Beat butter (or canola oil) and sugar with a mixer on medium speed until pale and fluffy, about 3 minutes. Beat in eggs, 1 at a time, then vanilla. Reduce speed to low. Add flour mixture in 3 additions, alternating with milk, beginning and ending with flour. Continue to beat until smooth, about 1 minute more.

Divide batter among cake pans, and bake until a toothpick inserted into the centers comes out clean, about 40 minutes (mine baked in less time than that). Transfer pans to wire racks, and let cool for 20 minutes. Turn out cakes from pans, remove parchment, and flip right side up. Let cool completely and (this is Katie talk) freeze for a few hours until substantially hard enough to saw through without it crumbling to smithereens.

Trim tops of cakes to create a flat surface. Cut cakes in half horizontally. Spread 1/2 cup jam onto 1 layer, then spread 1 cup frosting over jam. Top with another cake layer. Repeat layering cakes with jam and frosting, leaving top layer (bottom side up) uncovered.

Spread remaining frosting on top of cake, and garnish with cinnamon-sugar.


Mascarpone Frosting

1 cup heavy cream

8 ounces mascarpone cheese, room temperature

1/2 cup confectioners' sugar, sifted

With an electric mixer on medium speed, whisk heavy cream until stiff peaks form (be careful not to overbeat, or cream will be grainy). In another bowl, whisk together mascarpone and confectioners' sugar until smooth. Gently fold whipped cream into mascarpone mixture until completely incorporated. Use immediately.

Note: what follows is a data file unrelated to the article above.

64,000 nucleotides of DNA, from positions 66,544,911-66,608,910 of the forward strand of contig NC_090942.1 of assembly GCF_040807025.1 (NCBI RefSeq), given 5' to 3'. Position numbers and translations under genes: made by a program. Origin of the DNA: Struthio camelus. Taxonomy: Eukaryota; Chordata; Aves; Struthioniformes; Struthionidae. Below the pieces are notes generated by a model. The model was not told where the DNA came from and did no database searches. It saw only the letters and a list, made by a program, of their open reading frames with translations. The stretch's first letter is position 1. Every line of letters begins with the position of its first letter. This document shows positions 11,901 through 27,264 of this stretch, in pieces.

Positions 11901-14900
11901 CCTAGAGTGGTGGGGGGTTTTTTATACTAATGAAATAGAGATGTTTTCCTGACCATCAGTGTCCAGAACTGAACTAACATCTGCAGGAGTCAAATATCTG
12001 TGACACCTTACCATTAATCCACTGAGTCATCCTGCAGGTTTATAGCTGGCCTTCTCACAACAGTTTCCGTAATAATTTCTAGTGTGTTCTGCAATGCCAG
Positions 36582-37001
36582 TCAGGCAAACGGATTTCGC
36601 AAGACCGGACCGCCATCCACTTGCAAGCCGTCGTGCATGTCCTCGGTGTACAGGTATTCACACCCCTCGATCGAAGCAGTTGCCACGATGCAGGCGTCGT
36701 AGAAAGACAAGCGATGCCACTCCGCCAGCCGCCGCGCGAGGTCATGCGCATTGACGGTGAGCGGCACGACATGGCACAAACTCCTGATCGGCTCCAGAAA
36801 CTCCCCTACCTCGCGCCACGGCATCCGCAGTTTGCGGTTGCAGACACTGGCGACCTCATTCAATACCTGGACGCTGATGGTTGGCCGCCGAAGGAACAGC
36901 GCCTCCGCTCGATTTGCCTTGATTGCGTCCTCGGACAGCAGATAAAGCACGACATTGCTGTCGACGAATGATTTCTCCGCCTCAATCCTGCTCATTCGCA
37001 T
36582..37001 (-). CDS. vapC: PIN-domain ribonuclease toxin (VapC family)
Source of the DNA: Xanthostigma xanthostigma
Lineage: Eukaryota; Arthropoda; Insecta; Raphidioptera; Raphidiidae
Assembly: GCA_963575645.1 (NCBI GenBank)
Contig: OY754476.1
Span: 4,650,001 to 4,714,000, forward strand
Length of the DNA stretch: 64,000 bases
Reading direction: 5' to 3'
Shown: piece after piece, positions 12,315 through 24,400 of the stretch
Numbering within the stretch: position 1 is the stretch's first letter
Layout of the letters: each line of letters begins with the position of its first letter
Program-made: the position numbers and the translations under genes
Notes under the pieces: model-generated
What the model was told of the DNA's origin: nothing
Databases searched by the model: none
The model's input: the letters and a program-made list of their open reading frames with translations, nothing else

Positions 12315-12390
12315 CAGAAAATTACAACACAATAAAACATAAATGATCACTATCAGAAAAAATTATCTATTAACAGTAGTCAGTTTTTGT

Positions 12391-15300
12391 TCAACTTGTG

4 comments:

Heidi said...

Looks too yummy to be true... I can't say I will ever make this cake. I'd like you to make it for me... that way I know it will be good. :)

Michelle said...

This was a REALLY good cake. I especially loved the marscapone (sp?) frosting. Hopefully I'll be able to give is a try sometime. By the way, I have recently realized how much I love cooking. So, I am going to be visiting your blog frequently. :)

w & r said...

Ok, I'm totally going to make this for dessert for family lunch after Baby Raleigh's blessing this Sunday (yes, the poor child risks limbo for not having been blessed yet!). So you said it was good the next day but the frosting needs to be used immediately...So how far in advance can I whip the whole thing up? should I be doing the frosting right before I serve it or can the completed cake sit in the fridge during church? Are there any pitfalls with this recipe you should warn me of as a novice baker trying it out for the first time on a big occasion? xo

katie m said...

Claire--

It doesn't have to be made in advance... I think I was stating a mere surprise that a frosted cake actually lasted (i.e. didn't fall apart) through the night.

You can always bake off the cakes the night before, as well as whip up the frosting. Then, the morning of his blessing, assemble it all together, and refrigerate it until it's ready.

Make sense??

I don't think there are many pitfalls. Just make sure your mascarpone cheese is at room temperature for at least 1-2 hours before you use it in the frosting- you'll avoid a lot of lumpage in your frosting if you do that.

Grease your pans well, don't overbake it, and other than that, you should be perfect!!

Happy baby blessing to baby R!!! I'll bet he's wearing tights for the occasion?